The attack marks a dramatic shift for al-Qaeda, which had for the most part avoided conducting terror operations on Saudi territory. And that could signal a change in al-Qaeda's strategic priorities in response to 18 months of pressure on the organization by the U.S. and its allies, as well as the changed reality in the Middle East now that the U.S. has settled in for a long occupation of Iraq.
Before 9/11, Afghanistan had served as a global hub and sanctuary for al-Qaeda, allowing it to run massive training camps to which tens of thousands of volunteer jihadis had flocked from all over the world. But the U.S.-led ouster of the Taliban regime put Bin Laden's men to flight, forcing them to scatter and decentralize their operations across Pakistan's cities and tribal areas, in remote parts of Chechnya and Georgia, in Morocco, Yemen and other Arab countries, possibly even in Iran according to some intelligence estimates, and, more recently, once again inside Afghanistan's increasingly anarchic countryside. Far greater emphasis was placed on these scattered cells taking local initiatives and striking at targets of opportunity.
The fact that its major strikes since 9/11 (before Tuesday's attack) had been directed at tourists and foreign workers in Bali, Tunisia, Kenya and Pakistan suggest the going has been tough for al-Qaeda and its sympathizers. Hundreds of operatives have been arrested in 98 countries through intensified intelligence cooperation between the U.S. and its European, Arab and Asian allies. Sources of funding have been squeezed, and enhanced security in Western countries has foiled a number of attacks in Europe and rendered the operational environment in the industrialized world considerably more perilous.
But terrorism analysts see the loose al-Qaeda networks as inherently adaptive to changing environments, and they are likely to have attempted to reorganize and further decentralize themselves to limit the damage wrought by U.S. capture of such kingpins Khalid Sheikh Mohammed. Also, as much as the U.S. intelligence offensive of the past 18 months has disrupted al-Qaeda's operations, the U.S. military operation in Iraq has also offered the network new opportunities. Operations in Europe and the U.S. are far more difficult, right now, than they might have been before 9/11, but the arrival of hundreds of thousands of U.S. troops in the Gulf region, and the long-term occupation and reconstruction mission in Iraq, dramatically increases the number of targets of opportunity available to al-Qaeda and allied organizations in their own backyard. Pan-Arab anger at the U.S. invasion of Iraq will almost certainly have swelled the ranks of locals willing to be recruited by al-Qaeda, and whereas before 9/11 that might have meant a trip to a camp in Afghanistan, the new al-Qaeda is more likely to bring the training to recruits who are already "embedded" in the operational theater. And rather than recruiting only those capable of participating in sophisticated terror plots thousands of miles away, it may also be tempted to broaden its scope to establish local "mujahedeen" to wage hit-and-run and suicide attacks on Americans in their midst.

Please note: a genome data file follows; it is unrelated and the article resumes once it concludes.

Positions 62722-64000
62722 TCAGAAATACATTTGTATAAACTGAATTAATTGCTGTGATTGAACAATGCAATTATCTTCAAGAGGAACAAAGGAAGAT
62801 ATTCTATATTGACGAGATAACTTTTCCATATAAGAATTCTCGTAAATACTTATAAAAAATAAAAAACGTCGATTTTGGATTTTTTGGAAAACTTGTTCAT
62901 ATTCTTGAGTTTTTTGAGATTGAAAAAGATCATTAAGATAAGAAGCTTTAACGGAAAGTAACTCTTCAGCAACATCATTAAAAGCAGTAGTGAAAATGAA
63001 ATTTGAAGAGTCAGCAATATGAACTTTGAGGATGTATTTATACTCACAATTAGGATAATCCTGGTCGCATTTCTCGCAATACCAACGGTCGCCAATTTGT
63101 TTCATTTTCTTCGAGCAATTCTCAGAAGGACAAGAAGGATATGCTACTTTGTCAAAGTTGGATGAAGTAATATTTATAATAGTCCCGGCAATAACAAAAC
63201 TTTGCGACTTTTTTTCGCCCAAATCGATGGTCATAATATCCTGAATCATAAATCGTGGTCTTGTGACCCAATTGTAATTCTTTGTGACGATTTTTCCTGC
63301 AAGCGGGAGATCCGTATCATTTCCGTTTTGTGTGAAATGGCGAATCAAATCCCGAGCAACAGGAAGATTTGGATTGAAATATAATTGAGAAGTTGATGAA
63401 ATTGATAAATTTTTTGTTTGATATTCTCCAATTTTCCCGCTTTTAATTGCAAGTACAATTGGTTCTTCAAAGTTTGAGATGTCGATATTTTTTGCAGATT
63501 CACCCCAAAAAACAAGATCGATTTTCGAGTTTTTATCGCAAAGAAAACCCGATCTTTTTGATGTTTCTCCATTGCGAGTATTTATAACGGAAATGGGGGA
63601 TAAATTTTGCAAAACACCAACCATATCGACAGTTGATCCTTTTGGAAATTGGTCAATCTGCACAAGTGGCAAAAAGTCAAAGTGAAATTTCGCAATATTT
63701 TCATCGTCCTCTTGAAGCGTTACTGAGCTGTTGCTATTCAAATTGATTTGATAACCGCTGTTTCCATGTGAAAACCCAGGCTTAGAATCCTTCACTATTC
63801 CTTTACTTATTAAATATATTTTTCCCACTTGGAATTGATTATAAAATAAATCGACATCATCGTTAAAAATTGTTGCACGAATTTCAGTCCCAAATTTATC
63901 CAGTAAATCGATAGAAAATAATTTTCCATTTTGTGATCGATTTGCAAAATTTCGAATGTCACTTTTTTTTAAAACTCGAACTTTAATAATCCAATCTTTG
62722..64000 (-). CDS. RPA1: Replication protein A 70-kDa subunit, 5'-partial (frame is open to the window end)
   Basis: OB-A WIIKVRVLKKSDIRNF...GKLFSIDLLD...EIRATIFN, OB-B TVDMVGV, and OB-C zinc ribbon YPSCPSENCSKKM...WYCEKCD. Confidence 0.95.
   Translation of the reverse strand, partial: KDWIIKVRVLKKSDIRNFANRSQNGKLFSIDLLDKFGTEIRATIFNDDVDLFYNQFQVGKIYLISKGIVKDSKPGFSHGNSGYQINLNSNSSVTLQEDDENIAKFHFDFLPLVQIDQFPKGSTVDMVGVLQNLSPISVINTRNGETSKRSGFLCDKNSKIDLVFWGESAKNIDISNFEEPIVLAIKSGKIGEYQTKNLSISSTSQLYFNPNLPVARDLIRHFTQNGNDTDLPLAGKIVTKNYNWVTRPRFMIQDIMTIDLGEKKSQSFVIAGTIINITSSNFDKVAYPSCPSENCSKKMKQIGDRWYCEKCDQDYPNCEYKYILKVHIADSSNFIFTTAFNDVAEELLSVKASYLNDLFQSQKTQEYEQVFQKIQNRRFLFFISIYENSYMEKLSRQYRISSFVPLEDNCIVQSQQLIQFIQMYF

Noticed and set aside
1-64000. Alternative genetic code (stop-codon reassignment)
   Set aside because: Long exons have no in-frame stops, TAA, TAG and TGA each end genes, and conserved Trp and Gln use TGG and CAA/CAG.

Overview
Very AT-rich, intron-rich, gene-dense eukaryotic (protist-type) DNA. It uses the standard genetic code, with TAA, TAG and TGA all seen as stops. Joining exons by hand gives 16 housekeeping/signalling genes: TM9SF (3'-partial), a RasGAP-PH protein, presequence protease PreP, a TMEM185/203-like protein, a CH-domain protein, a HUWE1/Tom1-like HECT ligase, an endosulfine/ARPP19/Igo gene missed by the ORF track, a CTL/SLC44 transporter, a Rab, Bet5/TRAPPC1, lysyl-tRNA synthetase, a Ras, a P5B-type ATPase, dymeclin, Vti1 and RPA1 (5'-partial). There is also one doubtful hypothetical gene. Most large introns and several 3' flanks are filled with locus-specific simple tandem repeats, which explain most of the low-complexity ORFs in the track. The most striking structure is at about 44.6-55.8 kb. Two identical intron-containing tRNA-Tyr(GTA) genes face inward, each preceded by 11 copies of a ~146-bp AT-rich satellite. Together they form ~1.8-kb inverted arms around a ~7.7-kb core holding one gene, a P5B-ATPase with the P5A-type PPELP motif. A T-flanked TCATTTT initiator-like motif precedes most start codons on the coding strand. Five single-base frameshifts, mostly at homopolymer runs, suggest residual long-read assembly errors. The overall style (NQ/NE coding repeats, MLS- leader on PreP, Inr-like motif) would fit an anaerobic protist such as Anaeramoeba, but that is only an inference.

While maintaining the threat of attacks against the U.S. mainland, recent statements purporting to be from al-Qaeda emphasize a new focus on operations in the Arab world. "Among the priorities of Al-Qaeda's new strategy, besides strikes at the heart of the United States, are operations in the Gulf countries an countries allied to America, particularly Egypt and Jordan," says an email sent to a Saudi newspaper last week ostensibly from Al Qaeda operative al-Ablaj.
The Saudi attacks raise a further question: Will al-Qaeda now move to translate its hostility to U.S.-allied Arab regimes into direct attacks on those regimes, or will it simply target U.S. personnel and civilians on their soil? Palestinian Islamist groups, for example, tend to challenge the Palestinian Authority not by targeting Palestinian security personnel, but by sending suicide bombers into Israel at times when the PA is seeking to implement cease-fires. There would certainly be a danger of a backlash against Bin Laden even from sympathetic Saudis if he launched a campaign of violence at home against fellow Muslims. Then again, the Egyptian Islamists who make up a major component of al-Qaeda's senior leadership have a long-established tradition of direct and bloody attacks on their own government. And the al-Qaeda leadership may read the decision by the U.S. to withdraw most of its troops from Saudi Arabia as a signal of the growing vulnerability of a regime they regard as illegitimate.
Al-Qaeda's recent statements also speak of a reorganization, deploying new leadership and new structures to repair the damage wrought by the U.S. and its allies since 9/11. Thabet bin Qais, who used a known al-Qaeda's communication channel with the Arab media to announce himself as the movement's new spokesman, warned in an email that al-Qaeda had "carried out changes in its leadership and sidelined the September 11, 2001 team," and that it would take the U.S. a long time to comprehend the movement's new form. That could simply be bravado in the face of damaging blows by its enemies, but analysts have long warned that al-Qaeda is almost certain to have changed its modus operandi under the weight of sustained U.S. assault.
The Saudi bombings are a reminder that al-Qaeda is very much alive after 18 months of the war on terror. But while an occasional attempt to mount a spectacular attack on the U.S. mainland remains a real danger, changed circumstances and opportunities may tempt the network to focus its efforts in the Arab territories whose "liberation" from U.S. influence remains one of the movement's founding objectives.